Sometimes I feel like the gardener in the gospel of Luke. Don’t worry this is a gardening blog, so no heavy theology here, but of the 3 similar gospel stories (Matthew, Mark and Luke), Luke’s gardener is the only one who suggests cultivation and compost in the story of the fig tree. In the other two gospels, it is simply cut down for not bearing fruit.
Why am I talking about a fig tree and showing a photo of an orchid? Because interestingly enough, when I brought this orchid in this year, I quoted the parable of the fig tree (from Luke) to it. In other words, I told it that I had given it several chances and it had not produced for me.
I said that this year was its last chance. After this year, it was going to be composted.
And this is its second set of flowers this year. Hmm.I wonder how the fig tree in Luke worked out?
Last Wednesday you may remember this zygo cactus from my “Happy Thanksgiving” Wordless Wednesday. It was hovering over a plush turkey that I am ridiculously fond of, for some reason.
The reason I am calling this post “juxtaposition” is because the cultivar name on the zygo cactus is ‘Christmas Fantasy.’ And yet, this year, it’s the earliest of my collection to bloom. Maybe that’s the fantasy.
Then there’s this: an orchid whose name is bigger than it is. It goes by the ridiculous moniker of Elizabeth Ann Bucklebery FCC/AOS.
It looks as if it should have bloomed at Halloween, with its somewhat creepy flowers.
I guess if I insist on forcing bulbs, I shouldn’t object when plants do their own thing on their own schedules!
This doesn’t look so bad, does it? The orchid looks nice and healthy and there are new growth tips on the roots. What could the problem be?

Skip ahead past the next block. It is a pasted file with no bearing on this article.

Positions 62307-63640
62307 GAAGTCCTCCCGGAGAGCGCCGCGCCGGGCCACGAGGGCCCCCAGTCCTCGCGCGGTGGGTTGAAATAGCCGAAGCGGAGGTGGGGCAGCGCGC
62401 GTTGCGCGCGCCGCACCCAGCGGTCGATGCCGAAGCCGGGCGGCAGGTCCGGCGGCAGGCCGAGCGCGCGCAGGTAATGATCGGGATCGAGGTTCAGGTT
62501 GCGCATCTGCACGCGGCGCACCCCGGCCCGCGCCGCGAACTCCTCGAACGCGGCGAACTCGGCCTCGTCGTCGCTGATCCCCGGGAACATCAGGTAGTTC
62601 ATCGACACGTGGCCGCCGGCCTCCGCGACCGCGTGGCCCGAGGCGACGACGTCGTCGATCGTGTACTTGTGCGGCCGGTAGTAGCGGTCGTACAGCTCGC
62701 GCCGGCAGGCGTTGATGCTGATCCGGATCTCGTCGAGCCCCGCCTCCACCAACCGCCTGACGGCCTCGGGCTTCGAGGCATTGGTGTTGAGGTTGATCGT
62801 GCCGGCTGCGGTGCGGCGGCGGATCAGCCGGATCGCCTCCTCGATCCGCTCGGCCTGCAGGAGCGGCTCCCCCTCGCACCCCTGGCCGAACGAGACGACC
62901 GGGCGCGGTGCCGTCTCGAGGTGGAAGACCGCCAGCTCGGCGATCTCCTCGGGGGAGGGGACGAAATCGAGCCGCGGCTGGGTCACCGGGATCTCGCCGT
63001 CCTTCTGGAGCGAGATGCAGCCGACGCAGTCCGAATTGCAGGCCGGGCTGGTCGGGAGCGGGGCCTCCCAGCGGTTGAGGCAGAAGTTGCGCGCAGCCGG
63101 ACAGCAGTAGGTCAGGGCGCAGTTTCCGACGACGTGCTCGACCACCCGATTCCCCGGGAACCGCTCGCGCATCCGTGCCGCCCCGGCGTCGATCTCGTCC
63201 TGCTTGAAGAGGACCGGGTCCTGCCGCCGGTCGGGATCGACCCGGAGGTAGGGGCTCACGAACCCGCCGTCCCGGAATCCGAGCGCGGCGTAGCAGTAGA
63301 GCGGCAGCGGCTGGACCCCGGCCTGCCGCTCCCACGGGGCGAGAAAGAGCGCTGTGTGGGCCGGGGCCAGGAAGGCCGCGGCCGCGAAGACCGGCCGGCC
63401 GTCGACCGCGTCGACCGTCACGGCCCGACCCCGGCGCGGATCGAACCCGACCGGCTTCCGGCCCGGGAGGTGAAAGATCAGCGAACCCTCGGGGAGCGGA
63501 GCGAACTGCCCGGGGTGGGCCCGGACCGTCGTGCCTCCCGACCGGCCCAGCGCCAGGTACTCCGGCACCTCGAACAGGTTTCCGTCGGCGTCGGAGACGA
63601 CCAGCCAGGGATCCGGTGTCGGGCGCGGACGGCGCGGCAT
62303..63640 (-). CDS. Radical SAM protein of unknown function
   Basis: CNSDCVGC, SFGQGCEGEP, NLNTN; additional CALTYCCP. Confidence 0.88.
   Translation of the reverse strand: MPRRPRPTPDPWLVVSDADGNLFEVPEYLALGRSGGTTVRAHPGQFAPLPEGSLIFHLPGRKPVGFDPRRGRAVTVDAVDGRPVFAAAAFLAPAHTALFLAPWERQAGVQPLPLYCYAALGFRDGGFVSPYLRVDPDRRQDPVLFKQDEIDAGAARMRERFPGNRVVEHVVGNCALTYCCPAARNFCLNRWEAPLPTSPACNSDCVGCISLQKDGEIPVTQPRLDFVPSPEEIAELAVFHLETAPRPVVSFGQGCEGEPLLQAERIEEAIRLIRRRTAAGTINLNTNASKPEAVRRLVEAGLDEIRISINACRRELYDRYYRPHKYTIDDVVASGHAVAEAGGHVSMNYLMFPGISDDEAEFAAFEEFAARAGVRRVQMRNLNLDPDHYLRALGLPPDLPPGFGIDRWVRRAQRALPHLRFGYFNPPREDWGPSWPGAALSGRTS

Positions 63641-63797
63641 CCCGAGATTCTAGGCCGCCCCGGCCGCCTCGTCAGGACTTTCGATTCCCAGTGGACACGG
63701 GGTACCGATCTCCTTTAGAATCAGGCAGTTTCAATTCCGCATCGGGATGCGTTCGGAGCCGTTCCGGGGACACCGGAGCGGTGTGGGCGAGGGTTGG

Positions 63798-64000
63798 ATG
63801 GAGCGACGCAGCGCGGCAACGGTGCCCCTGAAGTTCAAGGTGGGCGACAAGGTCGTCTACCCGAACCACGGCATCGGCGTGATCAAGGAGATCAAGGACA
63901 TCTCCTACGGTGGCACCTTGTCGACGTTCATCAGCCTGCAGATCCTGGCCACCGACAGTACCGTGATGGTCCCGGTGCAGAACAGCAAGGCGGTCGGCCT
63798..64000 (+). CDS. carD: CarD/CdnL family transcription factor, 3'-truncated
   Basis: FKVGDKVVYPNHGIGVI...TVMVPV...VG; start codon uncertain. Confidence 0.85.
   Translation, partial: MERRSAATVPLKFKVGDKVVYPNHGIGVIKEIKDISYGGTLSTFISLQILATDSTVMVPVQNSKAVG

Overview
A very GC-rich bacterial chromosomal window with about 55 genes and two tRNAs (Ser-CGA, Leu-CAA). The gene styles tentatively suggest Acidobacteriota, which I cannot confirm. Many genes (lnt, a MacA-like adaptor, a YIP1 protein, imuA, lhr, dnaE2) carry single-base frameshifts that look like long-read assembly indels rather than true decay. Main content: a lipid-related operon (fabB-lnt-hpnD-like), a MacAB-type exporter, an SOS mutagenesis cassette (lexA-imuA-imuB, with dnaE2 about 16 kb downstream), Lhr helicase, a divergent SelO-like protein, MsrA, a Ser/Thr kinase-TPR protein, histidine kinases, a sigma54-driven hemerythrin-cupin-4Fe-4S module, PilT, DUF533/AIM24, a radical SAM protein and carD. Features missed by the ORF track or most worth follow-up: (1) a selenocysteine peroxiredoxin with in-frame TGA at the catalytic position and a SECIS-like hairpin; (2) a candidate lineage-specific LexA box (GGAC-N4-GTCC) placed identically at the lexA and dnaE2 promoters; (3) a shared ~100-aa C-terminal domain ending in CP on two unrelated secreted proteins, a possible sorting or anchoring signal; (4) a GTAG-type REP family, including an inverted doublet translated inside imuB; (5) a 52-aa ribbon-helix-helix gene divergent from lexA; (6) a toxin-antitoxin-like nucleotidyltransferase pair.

I’m not sure if you can tell, but when I re-potted it, I didn’t have the proper size clay pot available so I used a plastic pot. Bad mistake. Because while the orchid is happy, I am not.
First of all, it continually tips over and that’s really not good for the plant. I have already damaged one of its leaves that way.
Next, when I go to re-pot this plant, I am inevitably going to have to damage some of the roots–and I am going to have to cut the pot off. That’s not good for either of us.
With a clay pot, if I got desperate, I could just have broken the pot away (something that accidentally happened that led to this fiasco).
But check out these roots coming through the bottom here. Not good. I mean, the roots themselves look fine, but how will I ever be able to disentangle them from this pot at re-potting time? Oh boy.
So take my advice–don’t try this in your home!
I know that I have talked before about what a rare year it’s been–snake plants that haven’t bloomed before, succulents blooming that haven’t, etc. But this is an orchid that has only bloomed twice in the ten years I’ve owned it (what does that say about my level of patience for house plants, I wonder?)
This orchid has more names than it does flowers. It is Perreira motes Leprechan ‘Haiku Mint.’ I expect because it’s a tropical orchid it needed the extreme heat we had this year to flower for me. But that’s okay. I expect extreme heat is going to be more normal going forward so I will be seeing more flowers.